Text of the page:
6/19/2012 3:26:39 PM

wdprice3
BinaryBuffonary
45686 Posts
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^it's in your pants, brah.

6/19/2012 3:30:24 PM

qntmfred
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there it is

6/19/2012 3:40:58 PM

wdprice3
BinaryBuffonary
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You found it?

6/19/2012 3:45:33 PM

qntmfred
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2/24/2013 9:13:08 PM

qntmfred
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http://www.economist.com/blogs/freeexchange/2013/03/labour-markets-0

Quote :
"HAVING discussed some possible refuges for humans looking to keep working in a robot-dominated world, let's get to some real talk. It is certainly possible that technological progress will soon switch to augmenting the productivity and wages of less-skilled workers. But it's also possible, and maybe more probable, that it will not. And while there are many different kinds of "skill" out there, it seems reasonable to argue that workers in the top quartile or top half for educational attainment are also likely to be in the top half for other, non-cognitive skills that might be favoured in the future. So what might happen to workers in the bottom half of the skill spectrum?

One possibility, which I'll reiterate, is that a new development will come along that raises demand for their work. Another possibility is that labour demand for workers at the low end of the skill spectrum will vanish entirely. That seems a little improbable, but it's not entirely out of the question. Demand in today's economy for a typical 19th-century labourer—illiterate and innumerate among other disadvantages—would be about nil. Low skill workers could find themselves in such a situation, though it may be more realistic to say that today's economy wouldn't be possible in a world where large segments of the working age population resembled a 19th-century labourer. We'd be instead in a different, much poorer world, but one in which many of those workers continued to have jobs.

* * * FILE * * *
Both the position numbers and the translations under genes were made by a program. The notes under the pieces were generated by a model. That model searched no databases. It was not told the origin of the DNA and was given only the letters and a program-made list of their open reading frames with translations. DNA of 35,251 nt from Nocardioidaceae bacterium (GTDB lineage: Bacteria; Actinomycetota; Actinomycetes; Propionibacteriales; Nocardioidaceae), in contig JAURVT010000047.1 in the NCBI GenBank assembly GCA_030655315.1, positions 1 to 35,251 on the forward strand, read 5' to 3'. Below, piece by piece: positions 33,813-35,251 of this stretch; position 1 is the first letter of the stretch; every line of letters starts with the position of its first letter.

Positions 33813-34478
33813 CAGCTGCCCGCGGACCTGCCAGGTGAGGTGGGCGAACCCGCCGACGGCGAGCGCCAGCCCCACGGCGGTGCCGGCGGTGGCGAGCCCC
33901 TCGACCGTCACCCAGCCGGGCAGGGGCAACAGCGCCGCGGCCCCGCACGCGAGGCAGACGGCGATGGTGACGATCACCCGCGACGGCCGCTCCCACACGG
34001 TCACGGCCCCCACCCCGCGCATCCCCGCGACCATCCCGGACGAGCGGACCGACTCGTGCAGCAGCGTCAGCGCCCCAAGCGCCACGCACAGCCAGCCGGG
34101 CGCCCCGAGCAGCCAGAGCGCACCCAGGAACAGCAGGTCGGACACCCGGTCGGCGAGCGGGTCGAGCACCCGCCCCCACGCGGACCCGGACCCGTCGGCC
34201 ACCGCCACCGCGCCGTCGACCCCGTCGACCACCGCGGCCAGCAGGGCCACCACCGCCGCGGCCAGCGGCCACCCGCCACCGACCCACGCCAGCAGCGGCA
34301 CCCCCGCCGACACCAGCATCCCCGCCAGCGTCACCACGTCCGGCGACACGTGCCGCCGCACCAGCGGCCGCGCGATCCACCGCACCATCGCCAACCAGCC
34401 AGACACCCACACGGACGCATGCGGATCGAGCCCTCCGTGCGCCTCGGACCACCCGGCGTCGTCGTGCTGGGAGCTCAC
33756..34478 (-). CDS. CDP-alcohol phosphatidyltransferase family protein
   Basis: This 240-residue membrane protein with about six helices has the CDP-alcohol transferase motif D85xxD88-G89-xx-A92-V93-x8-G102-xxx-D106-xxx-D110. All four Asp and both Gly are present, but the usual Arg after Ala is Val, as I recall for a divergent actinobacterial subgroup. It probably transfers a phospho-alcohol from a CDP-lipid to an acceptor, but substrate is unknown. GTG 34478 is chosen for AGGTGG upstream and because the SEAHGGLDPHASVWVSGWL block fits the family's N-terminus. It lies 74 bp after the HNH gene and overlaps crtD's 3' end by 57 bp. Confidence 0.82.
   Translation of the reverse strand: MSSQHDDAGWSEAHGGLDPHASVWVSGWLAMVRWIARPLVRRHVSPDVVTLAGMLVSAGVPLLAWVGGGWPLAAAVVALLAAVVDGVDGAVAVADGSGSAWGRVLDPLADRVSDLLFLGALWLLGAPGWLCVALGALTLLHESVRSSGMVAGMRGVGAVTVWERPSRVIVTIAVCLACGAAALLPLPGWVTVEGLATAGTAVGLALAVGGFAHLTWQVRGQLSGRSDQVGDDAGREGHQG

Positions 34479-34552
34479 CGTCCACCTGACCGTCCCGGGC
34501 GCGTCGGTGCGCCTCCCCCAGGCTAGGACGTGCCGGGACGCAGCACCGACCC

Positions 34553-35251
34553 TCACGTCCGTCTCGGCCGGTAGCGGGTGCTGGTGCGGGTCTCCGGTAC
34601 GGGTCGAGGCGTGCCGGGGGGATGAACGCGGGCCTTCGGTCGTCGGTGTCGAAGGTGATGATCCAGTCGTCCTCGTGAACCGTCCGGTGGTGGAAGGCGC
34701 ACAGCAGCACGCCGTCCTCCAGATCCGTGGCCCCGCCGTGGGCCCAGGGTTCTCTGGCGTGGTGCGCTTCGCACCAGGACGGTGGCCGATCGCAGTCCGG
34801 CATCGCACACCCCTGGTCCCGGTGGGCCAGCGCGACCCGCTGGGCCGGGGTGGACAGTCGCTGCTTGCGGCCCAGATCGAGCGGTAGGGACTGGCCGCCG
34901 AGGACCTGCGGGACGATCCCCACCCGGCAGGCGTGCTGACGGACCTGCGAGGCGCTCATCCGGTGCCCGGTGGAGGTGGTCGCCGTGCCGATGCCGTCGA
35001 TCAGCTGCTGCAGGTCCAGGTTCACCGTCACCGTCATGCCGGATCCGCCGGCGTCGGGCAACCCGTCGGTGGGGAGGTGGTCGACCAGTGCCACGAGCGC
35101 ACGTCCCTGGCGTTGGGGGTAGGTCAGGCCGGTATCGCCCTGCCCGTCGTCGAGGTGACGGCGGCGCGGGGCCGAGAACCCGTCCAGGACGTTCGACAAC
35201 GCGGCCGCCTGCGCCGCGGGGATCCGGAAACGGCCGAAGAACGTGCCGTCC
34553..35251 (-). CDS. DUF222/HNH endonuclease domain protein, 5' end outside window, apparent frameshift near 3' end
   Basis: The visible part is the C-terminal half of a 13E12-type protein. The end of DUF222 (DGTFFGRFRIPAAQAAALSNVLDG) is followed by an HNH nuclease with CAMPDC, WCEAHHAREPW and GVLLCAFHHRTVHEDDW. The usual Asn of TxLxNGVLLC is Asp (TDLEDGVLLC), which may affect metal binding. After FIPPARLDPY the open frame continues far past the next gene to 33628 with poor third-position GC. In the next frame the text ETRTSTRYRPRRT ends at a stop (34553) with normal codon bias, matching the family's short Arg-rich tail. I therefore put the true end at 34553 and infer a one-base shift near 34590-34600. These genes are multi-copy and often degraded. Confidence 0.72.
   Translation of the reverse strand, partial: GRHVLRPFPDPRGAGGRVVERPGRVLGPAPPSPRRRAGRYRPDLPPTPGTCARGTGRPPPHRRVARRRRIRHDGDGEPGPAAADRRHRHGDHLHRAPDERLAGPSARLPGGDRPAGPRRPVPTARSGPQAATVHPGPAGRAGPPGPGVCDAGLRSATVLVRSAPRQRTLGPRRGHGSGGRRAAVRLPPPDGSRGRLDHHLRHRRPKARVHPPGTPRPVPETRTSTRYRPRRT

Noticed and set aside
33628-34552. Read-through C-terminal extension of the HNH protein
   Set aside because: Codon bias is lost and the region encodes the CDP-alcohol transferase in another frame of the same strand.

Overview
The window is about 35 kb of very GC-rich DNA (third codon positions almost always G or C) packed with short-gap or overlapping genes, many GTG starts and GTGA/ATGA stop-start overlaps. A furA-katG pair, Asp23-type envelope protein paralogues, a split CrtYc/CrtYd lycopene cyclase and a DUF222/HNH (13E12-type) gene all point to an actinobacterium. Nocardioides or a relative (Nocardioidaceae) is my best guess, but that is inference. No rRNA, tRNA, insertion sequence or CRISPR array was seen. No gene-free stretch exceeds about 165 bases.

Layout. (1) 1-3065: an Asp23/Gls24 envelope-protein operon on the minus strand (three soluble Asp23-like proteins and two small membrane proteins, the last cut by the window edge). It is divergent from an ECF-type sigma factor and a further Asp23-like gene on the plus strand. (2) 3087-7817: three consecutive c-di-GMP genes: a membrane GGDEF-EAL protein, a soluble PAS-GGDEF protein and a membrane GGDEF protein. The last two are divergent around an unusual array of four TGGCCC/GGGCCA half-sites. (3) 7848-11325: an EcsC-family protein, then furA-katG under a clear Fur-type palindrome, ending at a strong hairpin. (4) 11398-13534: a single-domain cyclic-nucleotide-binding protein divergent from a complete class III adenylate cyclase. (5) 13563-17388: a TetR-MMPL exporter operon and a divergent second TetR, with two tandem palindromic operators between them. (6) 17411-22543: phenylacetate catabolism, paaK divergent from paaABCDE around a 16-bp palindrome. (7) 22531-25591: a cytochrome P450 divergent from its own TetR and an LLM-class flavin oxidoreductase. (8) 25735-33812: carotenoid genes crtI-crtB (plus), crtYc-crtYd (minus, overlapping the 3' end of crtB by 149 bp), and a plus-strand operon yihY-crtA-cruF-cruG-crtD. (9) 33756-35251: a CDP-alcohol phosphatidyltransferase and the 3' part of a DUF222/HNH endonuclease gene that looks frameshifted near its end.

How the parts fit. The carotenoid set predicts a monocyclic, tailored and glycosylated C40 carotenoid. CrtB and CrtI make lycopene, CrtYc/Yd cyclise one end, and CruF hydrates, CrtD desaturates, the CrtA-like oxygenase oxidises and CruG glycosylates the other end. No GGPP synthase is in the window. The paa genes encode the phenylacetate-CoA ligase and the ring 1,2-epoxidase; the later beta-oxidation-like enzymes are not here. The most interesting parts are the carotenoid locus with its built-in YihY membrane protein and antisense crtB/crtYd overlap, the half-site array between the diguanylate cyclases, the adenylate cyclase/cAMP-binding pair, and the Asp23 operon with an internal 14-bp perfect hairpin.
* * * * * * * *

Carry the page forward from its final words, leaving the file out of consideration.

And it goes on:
And so we arrive at a third possibility, in which economic growth is constrained by the fitness of the workforce, and there are severe distributional issues. In this world, less skilled workers face intense competition from hordes of other less skilled workers and from ever more capable and less costly robots. Wages of the unskilled stagnate or tumble as a result. It's possible, of course, that wage rates for even skilled workers might disappoint, while the return to capital rises ever higher. Whatever happens at the top, the bottom finds itself struggling to capture any of the benefits of productivity growth.

That creates a very difficult situation, because it so happens that modern economies continue to use wages as the primary means by which purchasing power is distributed. Really fast productivity growth might lead to tumbling costs for many different kinds of consumer goods, information, and possibly even health care. But people will still need incomes. Households will still need food and a roof over their heads, and society might even decide that they deserve more than that: that relative penury for huge segments of the population is bad for social stability, or even unjust.

If society wishes to avoid such an outcome, the only real option is redistribution and a lot of it. That, in turn, could be managed in a few ways. Society could make a go at raising the earnings potential of less skilled workers by investing heavily in education. That will strike many as the most attractive solution, but it is also one that will face limits. Not everyone can be educated to Google-engineer level.